Many companies across the world have chosen MongoDB as the data platform for their IoT workloads. MongoDB makes it easy to store a variety of heterogeneous sensor data in a natural, intuitive way and blend it with enterprise data, allowing you to integrate IoT apps across your organization. Experience setting up your own temperature sampling solution in the article: Implementing an end to end IoT solution in MongoDB. Through the article you will learn how to use a TMP36 analog sensor, a NodeMCU microcontroller, a Raspberry Pi, MongoDB Stitch and MongoDB Atlas!
While trivial, this example highlights the building blocks of more complex solutions by walking through the basic concepts of capturing data from a sensor and follows the path of data all the way to a database backend. Once in MongoDB you can use tools like MongoDB Compass to build aggregation pipelines or leverage analytical and machine learning technologies like Apache Spark and statistical languages like R to derive additional insights from your data.
IoT use cases can generate high volume streams of time-series data. Check out our upcoming webinar, "Time Series Data and MongoDB: Best Practices" for insights into optimal MongoDB schema design and analysis for time series data.
MongoDB On The Road - Seattle CodeCamp
How the Austin Chapter of MongoDB’s Women’s Group Built Community During the Pandemic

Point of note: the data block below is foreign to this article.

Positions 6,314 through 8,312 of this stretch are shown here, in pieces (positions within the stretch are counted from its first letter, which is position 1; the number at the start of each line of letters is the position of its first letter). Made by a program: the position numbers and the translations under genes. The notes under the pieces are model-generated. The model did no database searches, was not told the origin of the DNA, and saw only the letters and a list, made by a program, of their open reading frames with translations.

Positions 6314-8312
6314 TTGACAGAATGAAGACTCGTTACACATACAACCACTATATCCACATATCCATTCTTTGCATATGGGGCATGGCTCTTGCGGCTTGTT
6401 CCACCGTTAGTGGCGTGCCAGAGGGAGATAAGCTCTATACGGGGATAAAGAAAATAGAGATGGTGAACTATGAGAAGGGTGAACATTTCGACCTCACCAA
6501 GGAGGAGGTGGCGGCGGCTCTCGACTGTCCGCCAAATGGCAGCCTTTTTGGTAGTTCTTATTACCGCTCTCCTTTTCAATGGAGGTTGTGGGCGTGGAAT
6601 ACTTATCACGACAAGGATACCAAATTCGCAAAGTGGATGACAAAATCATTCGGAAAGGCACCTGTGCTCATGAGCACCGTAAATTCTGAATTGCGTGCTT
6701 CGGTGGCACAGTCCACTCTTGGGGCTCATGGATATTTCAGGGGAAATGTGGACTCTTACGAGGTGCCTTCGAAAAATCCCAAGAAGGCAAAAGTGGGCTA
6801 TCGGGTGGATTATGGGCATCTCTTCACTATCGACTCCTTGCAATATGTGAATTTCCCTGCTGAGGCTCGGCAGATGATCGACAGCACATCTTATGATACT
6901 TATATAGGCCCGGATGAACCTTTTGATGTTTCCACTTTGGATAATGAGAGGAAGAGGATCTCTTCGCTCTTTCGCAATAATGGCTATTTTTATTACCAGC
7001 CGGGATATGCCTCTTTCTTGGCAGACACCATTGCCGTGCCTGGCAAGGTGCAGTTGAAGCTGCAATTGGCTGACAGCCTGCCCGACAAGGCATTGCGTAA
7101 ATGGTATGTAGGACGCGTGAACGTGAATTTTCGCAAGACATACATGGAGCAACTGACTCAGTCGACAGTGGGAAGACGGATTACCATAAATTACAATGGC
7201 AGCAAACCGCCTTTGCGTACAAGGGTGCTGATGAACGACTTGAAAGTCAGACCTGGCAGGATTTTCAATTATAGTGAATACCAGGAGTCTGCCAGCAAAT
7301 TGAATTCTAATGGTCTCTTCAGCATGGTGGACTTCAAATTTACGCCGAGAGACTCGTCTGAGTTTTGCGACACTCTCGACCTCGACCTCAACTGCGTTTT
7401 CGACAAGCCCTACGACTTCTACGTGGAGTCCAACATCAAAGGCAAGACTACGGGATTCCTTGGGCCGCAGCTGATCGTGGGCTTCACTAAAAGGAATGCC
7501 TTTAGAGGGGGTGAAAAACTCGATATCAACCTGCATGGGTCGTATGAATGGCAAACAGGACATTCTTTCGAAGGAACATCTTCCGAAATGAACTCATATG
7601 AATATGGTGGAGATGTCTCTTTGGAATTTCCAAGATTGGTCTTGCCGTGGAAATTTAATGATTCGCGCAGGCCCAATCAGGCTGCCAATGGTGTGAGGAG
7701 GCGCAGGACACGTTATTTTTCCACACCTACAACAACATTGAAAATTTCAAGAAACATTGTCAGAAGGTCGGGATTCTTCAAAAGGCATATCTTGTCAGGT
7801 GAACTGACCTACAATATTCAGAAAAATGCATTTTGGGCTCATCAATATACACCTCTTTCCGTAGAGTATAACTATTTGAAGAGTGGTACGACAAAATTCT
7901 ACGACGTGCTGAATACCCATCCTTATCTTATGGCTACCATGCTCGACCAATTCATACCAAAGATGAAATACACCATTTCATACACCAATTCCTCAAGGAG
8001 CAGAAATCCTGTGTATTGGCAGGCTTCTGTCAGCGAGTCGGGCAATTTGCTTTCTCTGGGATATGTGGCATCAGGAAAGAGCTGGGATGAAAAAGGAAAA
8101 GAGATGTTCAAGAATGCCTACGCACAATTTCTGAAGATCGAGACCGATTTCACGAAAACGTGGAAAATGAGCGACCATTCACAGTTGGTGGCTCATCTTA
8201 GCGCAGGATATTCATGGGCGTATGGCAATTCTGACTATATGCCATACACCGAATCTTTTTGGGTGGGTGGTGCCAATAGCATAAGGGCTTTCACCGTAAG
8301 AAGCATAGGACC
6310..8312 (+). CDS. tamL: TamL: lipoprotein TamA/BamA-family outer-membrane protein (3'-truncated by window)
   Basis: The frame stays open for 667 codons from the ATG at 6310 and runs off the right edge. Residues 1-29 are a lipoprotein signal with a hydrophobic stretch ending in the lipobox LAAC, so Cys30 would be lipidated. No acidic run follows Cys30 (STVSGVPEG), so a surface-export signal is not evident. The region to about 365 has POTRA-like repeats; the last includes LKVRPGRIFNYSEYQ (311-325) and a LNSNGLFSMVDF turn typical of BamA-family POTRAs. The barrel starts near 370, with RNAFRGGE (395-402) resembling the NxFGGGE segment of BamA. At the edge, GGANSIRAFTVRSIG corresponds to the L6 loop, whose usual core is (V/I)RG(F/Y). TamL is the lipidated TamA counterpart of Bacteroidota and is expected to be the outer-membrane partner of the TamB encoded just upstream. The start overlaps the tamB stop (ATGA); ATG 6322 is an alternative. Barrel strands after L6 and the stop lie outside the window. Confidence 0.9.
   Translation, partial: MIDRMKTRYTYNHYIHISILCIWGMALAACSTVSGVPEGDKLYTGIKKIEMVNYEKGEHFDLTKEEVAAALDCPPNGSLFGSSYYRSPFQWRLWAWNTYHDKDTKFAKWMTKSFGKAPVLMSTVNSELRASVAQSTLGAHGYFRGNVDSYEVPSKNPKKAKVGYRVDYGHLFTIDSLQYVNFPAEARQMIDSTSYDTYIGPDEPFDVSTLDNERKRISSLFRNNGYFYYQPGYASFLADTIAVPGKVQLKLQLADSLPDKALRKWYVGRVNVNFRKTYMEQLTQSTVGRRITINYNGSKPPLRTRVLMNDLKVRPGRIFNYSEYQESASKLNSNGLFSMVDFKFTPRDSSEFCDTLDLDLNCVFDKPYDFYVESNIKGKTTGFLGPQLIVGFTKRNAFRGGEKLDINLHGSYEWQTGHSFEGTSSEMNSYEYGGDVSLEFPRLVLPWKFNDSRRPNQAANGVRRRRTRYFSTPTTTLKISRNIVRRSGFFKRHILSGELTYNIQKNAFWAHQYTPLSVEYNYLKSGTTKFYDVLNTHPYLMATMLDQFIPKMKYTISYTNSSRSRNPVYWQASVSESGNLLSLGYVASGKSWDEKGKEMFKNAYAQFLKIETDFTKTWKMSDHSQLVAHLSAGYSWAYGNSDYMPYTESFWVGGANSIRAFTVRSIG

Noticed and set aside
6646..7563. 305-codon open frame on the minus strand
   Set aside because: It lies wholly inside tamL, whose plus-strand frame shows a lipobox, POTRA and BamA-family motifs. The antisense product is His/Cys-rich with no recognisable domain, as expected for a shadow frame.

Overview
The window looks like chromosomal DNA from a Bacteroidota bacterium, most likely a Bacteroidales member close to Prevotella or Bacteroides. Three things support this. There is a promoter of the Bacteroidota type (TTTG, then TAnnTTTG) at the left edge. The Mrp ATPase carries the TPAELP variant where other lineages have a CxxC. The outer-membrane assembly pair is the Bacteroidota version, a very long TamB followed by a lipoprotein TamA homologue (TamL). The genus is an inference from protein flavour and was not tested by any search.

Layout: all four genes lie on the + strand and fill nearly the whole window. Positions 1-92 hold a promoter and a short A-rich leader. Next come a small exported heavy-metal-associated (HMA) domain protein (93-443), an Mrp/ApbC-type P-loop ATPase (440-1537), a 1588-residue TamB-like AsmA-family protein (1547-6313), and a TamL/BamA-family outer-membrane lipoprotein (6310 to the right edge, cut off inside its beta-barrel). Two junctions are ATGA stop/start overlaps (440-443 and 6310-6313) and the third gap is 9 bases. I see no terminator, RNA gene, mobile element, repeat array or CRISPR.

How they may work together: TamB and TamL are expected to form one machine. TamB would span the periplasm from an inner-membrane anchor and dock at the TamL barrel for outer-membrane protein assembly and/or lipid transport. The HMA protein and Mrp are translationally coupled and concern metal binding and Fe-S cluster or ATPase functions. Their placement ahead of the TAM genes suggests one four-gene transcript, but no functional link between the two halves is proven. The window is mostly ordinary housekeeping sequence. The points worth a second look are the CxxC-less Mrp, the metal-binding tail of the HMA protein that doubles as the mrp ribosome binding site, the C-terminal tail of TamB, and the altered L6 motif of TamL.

MongoDB is on a mission to create an inclusive workplace where every single employee can thrive. With a range of established affinity groups — and new ones forming regularly — MongoDB looks for ways to amplify those groups’ efforts and help support their overall mission. When the COVID-19 pandemic forced offices to shut down and employees to work from home, our affinity groups were challenged to find creative ways to support and grow their now-remote communities. As leaders of the MongoDB Women’s Group Austin chapter, we share how we pivoted this challenge into an opportunity. First, What's the MongoDB Women's Group The MongoDB Women’s Group is a community of MongoDB employees identifying as women, nonbinary, or trans. Our mission is to create a bold, visible, and united force for gender equality. To help us get there, the MongoDB Women’s Group hosts monthly members-only meetings as well as events open to both members and allies. Relaunched in 2018, the Austin-based chapter connects women and allies in our Austin office to a community of local companies and women’s groups that can support their growth within the tech industry. Pre-COVID, we gained a lot of momentum with our events, which included a live speaker series in the office, yoga, and events focused on subjects such as fertility and imposter syndrome. When COVID-19 hit, we faced a new challenge: how do we create a sense of community for our members when everyone works completely remote? Although initially daunting, the challenge of organizing remote events was an opportunity in disguise. It enabled us to kick off a speaker series for all employees, featuring prominent women in leadership positions across the country. Enter Angie Brown, from The Home Depot. Angie was the first woman to join our remote speaker series, and we couldn’t have asked for a better person to kick it off. She began her career at The Home Depot in 1998 as an entry-level software developer and now is Vice President of Technology — Merchandising, leading a team that develops solutions to support cataloging, pricing, and assortment capabilities at the giant retail chain. She also helps to mentor aspiring leaders in a number of ways, including actively participating in Atlanta’s Women in Technology association. Here, we share some highlights from our fireside chat with Angie during which she discussed her career and provided advice on what women can do to set themselves up for success. Fireside Chat with Angie Brown MongoDB: What advice do you have for those just starting off in their careers? Angie Brown: Opportunities can look like problems and not everyone wants to run into the fire, but avoiding problems can really be a missed opportunity. That’s one important lesson I’ve learned throughout my career. Although you should have a general idea of where you want to go, you also need to be willing to flex. Things might unfold in ways you didn’t expect. If you’re too prescriptive, you might miss out on them. So, you need to find a way to strike a balance. MongoDB: You took a role in leadership fairly early. How did you change your skills and evolve as you moved up? AB: When I talk to people considering moving into management, I ask them to look at the job and determine if the required qualities and responsibilities would make them happy. It’s not just about the title and pay increase. When you pivot from being an individual contributor to being in a leadership role, servant leadership is a huge part of it. If you look at management as a way to control, you won’t be happy. If you look at it as a way to serve others and help them be successful, then you’ll find joy in that career shift. I didn’t prethink this when I first moved into management and had a little bit of an identity crisis. I was used to being the one who got things done. All of a sudden, my role and life was all about going to meetings, and I didn’t look at meetings as tangible work. I was over it. Where was the joy in this? If your joy comes from having your hands on the keyboard and needing to do things your way, then being in management would be like fitting a square peg in a round hole. At first I felt invalidated and unsure of myself because it wasn’t my hands on the keyboard. I had to work through that and do a little soul-searching. I reframed my thinking to be happy leading a team and helping them solve their problems, even if it meant I wasn’t solving them myself. I had a lightbulb moment when I moved into a director role when I realized I was still solving big problems by helping my team tackle them. There’s nothing wrong with where you find your joy and no judgement if your passion aligns as an individual contributor; we need amazing developers! Always be aware of the work itself and make sure it aligns with what you enjoy. MongoDB: How have mentors played a role in your success? AB: I wish I had invested in mentors much sooner. In the early stages of my career, I didn’t think I needed help and believed I could just figure it all out on my own. I thought asking for help was a sign of weakness. In hindsight, my mentors have absolutely formed part of who I am today. I don’t have just one mentor. Instead, I look at a topic and focus on finding a mentor for that specific topic. With that approach, I have ended up having a number of mentors. Thank you again to Angie Brown! We appreciate your insight and inspiration. If you are interested in joining MongoDB, explore our career opportunities and join an innovative team that is disrupting the database industry every day.